Issue 1, which Ohioans will face on the ballot in November, would set Ohio on a firm path of criminal justice reform, which is a sound idea. It would use the Ohio Constitution to do it, which is not.
The so-called Neighborhood Safety, Drug Treatment, and Rehabilitation Amendment would reduce lower-level drug possession from felony to misdemeanor status and prohibit incarceration until the third such offense within two years. It would lock in a matter of criminal procedure constitutionally.
Opponents also say the amendment would shift costs from the state to local communities without a guaranteed source of funding and violate plea agreements signed off on by crime victims. They say it would undermine the state’s drug courts by taking away the the threat of jail time that makes drug treatment more attractive to drug offenders — the stick that goes with the carrot.
To be sure, Ohio has too many people in jail and prison because of their addiction to drugs.
But a one-size-fits-all model imported by well-meaning philanthropists may not mesh properly with Ohio law and procedure. Nor is the Ohio Constitution, already littered with many things that do not belong there, the place where reforms like this should be implemented.
Ohio laws regarding drug abuse, drug trafficking, and drug possession should be made by our elected officials with the advice of Ohio judges, prosecutors, police, treatment specialists, and other practitioners in the field.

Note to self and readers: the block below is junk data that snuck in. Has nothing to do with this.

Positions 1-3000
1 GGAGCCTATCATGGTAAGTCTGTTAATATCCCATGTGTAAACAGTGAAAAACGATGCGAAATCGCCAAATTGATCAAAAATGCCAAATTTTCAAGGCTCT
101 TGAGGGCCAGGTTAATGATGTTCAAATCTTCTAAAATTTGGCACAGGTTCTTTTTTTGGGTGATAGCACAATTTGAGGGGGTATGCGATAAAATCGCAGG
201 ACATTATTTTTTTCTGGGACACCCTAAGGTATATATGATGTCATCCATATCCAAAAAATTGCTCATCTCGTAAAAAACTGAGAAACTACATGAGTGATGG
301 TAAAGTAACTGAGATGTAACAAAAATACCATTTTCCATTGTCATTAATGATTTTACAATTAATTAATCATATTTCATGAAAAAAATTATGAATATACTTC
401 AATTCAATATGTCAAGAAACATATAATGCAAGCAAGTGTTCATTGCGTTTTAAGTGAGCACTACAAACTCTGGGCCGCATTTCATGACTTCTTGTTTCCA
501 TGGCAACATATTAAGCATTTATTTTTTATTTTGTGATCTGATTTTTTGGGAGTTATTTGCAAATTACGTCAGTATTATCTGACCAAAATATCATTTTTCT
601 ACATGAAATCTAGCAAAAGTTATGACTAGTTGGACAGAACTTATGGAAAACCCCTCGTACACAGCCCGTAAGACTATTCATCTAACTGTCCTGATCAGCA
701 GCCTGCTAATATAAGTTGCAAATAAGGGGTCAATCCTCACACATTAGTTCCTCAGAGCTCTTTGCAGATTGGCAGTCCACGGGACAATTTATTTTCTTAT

If the amendment were to pass, it would have to be administered by a legal establishment that is significantly in opposition, including state Supreme Court Chief Justice Maureen O’Connor, the Ohio Association of Common Pleas Judges, some lawmakers, and prosecutors.
And now, the Republican nominee for governor, Attorney General Mike DeWine, has announced his vehement opposition.
According to Mr. DeWine, “a drug dealer carrying enough fentanyl to kill 10,000 people would avoid jail time and be sent back onto the streets with just a misdemeanor charge — free to peddle their poison again. This issue is dangerous and reckless and will put all Ohioans at risk while making it tougher for law enforcement and courts to get drug dealers off our streets.”
The Democratic nominee for governor, Richard Cordray, a former Ohio attorney general, supports the measure. He says we need to be tough on crime, but we also need to be “smart in how we use our limited resources to combat the opioid epidemic. We should be getting addicts the treatment they need, not giving them jail sentences at a huge cost to taxpayers.”
They both have a point. Let the legislature and local governments work it out on a case-by-case basis.
Ohio has a successful model to reduce the jail population and redirect nonviolent offenders into treatment that can safely return an offender to the community instead of jail. It’s right here in Lucas County Common Pleas Court and Toledo Municipal Court where a grant from the John D. and Catherine T. MacArthur Safety and Justice Challenge helped local courts reduce prison headcounts by 20 percent in its first year.
We need criminal justice reform, but we need to do it with care, not broad brushstrokes. Amending the beleaguered Ohio constitution is not the right tool.
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